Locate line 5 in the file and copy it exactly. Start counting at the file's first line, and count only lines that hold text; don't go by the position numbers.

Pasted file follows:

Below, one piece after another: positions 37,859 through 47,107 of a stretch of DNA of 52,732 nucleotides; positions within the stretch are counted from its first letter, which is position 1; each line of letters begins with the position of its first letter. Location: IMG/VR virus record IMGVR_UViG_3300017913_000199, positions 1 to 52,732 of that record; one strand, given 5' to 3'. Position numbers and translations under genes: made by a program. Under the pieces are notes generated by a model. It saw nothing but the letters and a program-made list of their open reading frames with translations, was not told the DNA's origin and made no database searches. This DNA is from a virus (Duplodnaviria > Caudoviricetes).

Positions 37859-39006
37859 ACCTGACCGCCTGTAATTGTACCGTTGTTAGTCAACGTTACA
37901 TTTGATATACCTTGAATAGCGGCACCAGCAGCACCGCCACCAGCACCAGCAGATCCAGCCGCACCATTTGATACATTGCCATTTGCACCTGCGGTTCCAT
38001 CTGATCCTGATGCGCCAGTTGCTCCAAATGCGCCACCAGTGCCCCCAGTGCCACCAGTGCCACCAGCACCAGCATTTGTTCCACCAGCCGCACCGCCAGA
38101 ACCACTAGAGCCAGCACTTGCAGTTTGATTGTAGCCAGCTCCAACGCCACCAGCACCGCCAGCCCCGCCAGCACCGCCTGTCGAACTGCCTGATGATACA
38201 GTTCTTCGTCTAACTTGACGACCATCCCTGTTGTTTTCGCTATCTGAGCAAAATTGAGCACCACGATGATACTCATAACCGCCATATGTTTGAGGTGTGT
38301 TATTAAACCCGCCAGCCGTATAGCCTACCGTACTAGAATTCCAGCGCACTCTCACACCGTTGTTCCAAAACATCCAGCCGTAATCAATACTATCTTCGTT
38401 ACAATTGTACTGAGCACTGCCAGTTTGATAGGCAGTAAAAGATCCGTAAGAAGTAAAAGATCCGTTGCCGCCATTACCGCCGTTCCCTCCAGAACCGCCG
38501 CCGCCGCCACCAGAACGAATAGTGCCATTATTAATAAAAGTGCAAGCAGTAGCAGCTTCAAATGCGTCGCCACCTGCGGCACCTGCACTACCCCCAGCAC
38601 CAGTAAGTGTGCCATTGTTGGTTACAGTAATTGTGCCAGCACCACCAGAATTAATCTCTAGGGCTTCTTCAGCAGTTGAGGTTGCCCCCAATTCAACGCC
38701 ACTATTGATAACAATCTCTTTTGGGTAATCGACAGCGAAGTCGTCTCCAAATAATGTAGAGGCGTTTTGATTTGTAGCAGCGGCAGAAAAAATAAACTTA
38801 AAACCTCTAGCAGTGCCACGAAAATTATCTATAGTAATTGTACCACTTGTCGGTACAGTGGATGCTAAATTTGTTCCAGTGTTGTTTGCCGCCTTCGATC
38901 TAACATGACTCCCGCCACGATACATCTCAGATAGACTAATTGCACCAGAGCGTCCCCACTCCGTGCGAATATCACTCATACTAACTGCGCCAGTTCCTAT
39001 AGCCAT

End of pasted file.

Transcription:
38001 CTGATCCTGATGCGCCAGTTGCTCCAAATGCGCCACCAGTGCCCCCAGTGCCACCAGTGCCACCAGCACCAGCATTTGTTCCACCAGCCGCACCGCCAGA